In the issue overview, editor David Taylor says:
‘In this issue we highlight the contextual challenges posed by the “third wave” of missions in contemporary India and the creative responses that have been found to them. We then examine medicine and its place in God’s mission to the world today; the values of honor and shame and how restoring honor and removing shame are core aspects of God’s mission and the role of the religious registration system in fuelling discrimination and violence against Christians in the Middle East.’
Thursday, 16 March 2017
The latest issue of Tyndale Bulletin has arrived, containing the following collection of articles. The essay by Philip Church on Hebrews 1:10-12 looks particularly interesting in the light of ongoing debates about the dissolution or renewal of the cosmos as part of God’s end-time programme.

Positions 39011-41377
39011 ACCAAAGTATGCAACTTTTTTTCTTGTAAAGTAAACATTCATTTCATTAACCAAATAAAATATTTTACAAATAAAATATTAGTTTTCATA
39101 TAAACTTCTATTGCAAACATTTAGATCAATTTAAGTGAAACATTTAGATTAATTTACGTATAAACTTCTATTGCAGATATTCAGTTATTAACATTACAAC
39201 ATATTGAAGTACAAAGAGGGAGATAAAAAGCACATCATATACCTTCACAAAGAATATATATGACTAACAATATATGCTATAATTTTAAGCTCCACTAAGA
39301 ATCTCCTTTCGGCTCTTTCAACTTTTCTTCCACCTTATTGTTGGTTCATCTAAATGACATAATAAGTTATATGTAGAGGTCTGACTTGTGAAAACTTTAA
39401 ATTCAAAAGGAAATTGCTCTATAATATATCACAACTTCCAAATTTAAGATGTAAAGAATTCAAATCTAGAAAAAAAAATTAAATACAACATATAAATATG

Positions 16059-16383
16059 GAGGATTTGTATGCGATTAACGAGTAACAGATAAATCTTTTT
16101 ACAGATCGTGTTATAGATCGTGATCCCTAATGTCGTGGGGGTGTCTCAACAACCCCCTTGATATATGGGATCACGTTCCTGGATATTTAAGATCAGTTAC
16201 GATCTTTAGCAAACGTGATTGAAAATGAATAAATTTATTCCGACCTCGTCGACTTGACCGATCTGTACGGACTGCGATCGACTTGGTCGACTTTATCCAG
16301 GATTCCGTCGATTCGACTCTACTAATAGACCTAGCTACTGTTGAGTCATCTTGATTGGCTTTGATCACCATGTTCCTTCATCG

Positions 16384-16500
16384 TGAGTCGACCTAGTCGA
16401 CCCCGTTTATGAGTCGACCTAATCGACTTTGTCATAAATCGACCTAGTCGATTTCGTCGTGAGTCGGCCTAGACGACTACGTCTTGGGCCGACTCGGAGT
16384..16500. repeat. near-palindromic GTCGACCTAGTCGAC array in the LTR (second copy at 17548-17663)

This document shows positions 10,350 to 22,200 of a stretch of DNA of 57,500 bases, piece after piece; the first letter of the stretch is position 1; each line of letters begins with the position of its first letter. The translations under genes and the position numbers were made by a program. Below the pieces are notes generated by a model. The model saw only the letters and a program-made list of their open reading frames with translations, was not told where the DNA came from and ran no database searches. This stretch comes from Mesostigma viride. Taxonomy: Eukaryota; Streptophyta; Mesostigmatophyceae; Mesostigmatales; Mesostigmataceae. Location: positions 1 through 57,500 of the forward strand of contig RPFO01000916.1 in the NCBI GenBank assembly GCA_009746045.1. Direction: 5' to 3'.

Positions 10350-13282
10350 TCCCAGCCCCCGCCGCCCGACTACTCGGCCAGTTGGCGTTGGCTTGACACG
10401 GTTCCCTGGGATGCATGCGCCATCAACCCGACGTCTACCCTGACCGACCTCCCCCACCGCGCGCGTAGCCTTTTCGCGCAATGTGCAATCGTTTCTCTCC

Seth D. Postell
Abram as Israel, Israel as Abram: Literary Analogy as Macro-Structural Strategy in the Torah
The argument is made that through the use of literary devices, the individual stories of the Abram narrative (Genesis 11–15) were strategically arranged to correspond with Israel's story as told in the Book of Exodus. Although previous commentators have observed some parallels between these two stories, this article asserts that the reach of this literary analogy extends further than a few identifiable similarities, and reveals an overarching compositional strategy. Potential meanings of this analogy vis-à-vis its similarities and differences are explored, and the use of this extended literary analogy is considered as a framework for appreciating the NT’s figural interpretation of some Pentateuchal narratives.
Peter E. Lorenz
Counting Witnesses for the Angry Jesus in Mark 1:41: Interdependence and Insularity in the Latin Tradition